Jones does revenue sharing.  Maybe your company doesn't.  I just looked on the LPL site at their revenue sharing disclosures.  26 different mutual fund vendors, 8 529 plan vendors, 23 VA vendors, 13 Life vendors all revenue share with LPL.  Does that make LPL even more of a three headed monster than Jones? 

Enough with the "pay to play" knock against Jones.   

Nov 7, 2006 4:20 pm

Oh, yeah.  My apologies to the fine folks from LPL.  Your firm just happened to be the one Google pulled up first when I searched it.  You folks keep up the good work.


Nov 7, 2006 8:09 pm

BL  -  Good point and well taken.  With pension income, this lady is in the same tax bracket as her daughter, we have been gifting annually using a 10% free withdrawl from an indexed annuity some fly by night insurance broker sold her about 4 years ago.  It is one of the dandys that give ELIs a particuarily bad name  (18yr surrender starting at 20%).

I have to make sure that everyone is clear on the new annuity.  The death benefit rachets up by 5% a year at a minimum.  I am giving her the opportunity to get a minimum of what she already has and the potential to earn more.   Spiff, I don't think surrender charges are an issue, the funds are going to her daughter at her passing.  If she passes in two years, surrender charges won't be an issue.  If she makes it to 90, I sure hope her return is better than 5% or I will have to find the position that NASTY NASD left because I won't be in business.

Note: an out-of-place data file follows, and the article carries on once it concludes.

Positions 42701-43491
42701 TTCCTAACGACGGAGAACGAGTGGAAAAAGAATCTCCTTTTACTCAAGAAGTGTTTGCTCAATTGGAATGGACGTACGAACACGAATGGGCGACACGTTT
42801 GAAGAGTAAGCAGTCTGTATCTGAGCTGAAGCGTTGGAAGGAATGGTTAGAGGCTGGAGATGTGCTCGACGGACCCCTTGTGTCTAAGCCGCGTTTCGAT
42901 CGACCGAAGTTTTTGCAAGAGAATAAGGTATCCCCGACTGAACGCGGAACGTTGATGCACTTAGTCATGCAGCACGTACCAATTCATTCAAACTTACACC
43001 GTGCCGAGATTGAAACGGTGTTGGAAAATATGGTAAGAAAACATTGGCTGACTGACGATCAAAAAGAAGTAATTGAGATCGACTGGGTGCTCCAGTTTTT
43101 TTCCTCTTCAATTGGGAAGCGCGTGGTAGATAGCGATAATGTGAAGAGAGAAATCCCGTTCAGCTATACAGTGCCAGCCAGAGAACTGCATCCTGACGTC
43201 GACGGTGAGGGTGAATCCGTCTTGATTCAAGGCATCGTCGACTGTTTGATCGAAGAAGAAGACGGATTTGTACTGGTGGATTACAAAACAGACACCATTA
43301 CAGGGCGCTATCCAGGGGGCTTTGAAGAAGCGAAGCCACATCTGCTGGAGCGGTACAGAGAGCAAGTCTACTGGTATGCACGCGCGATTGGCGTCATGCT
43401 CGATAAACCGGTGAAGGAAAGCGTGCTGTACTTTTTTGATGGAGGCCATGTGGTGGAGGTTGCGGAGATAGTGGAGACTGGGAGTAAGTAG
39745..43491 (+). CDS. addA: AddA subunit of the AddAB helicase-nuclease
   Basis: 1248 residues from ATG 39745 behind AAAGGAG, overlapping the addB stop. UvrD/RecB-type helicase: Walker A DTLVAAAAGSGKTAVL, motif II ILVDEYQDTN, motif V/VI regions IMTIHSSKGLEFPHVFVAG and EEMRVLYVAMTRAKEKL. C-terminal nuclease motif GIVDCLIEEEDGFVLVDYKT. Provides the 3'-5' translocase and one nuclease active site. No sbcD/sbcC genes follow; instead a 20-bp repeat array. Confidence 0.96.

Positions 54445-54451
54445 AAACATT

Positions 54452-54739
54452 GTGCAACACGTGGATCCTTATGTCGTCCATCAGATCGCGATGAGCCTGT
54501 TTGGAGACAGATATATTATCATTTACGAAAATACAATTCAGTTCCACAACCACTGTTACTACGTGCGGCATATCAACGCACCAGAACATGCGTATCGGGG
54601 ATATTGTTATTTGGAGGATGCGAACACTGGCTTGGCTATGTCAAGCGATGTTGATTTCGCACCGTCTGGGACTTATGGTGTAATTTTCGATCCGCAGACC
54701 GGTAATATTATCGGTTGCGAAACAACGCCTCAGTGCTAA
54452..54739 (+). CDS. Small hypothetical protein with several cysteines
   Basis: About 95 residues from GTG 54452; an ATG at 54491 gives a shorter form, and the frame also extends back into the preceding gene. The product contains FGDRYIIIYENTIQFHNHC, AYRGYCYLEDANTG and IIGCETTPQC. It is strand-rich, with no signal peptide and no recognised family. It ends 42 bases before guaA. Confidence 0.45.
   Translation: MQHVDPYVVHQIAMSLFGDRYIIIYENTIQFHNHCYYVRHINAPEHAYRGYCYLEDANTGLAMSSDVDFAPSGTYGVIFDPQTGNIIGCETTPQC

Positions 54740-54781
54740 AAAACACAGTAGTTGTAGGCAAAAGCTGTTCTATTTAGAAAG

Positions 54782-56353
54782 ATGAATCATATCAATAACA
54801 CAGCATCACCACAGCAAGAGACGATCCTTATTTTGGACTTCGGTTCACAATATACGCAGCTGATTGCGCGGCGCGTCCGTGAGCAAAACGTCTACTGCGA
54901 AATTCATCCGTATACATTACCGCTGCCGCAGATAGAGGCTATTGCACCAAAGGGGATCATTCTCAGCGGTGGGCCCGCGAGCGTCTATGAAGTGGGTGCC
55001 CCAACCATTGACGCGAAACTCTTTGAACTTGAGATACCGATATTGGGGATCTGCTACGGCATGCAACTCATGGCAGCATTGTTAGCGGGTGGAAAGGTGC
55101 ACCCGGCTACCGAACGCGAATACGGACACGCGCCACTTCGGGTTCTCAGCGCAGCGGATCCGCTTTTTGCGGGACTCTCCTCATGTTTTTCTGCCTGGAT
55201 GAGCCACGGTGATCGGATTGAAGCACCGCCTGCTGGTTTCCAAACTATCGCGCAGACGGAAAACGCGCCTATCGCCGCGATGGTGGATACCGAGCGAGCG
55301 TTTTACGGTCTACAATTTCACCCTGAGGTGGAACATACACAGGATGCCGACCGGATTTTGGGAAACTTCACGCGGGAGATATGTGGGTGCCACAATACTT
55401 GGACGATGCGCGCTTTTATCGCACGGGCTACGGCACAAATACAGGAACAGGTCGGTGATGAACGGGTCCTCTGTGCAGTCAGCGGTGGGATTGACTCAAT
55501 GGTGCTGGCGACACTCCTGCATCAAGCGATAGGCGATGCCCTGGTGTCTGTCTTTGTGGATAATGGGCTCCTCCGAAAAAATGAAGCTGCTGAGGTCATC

What you all must understand is this lady has more to her name than this one annuity.  You must trust the fact that this change is to the client's goals.  I wasn't asking for advice so I didn't tell you the whole story.

Nov 7, 2006 8:46 pm


Do your clients really save money in the long run with A share annuities?  If I remember right the difference in M&E for most of your vendors is .45% (as opposed to .75% difference in MF fees).  This puts the payback period at about 10 years on a $100,000 annuity. 

No business justifies capital expenditures on a 10 year payback.

Even if there was a slight savings, if the IRS told you they you were going to pay $100,000 in taxes over the next ten years but if you paid today they would only charge you $90,000 would you do it?

Also, my vote goes to 5% death benefit ratchet with market potential over leaving the client in a fixed 5%.

Nov 7, 2006 9:38 pm


Rev. Sharing points: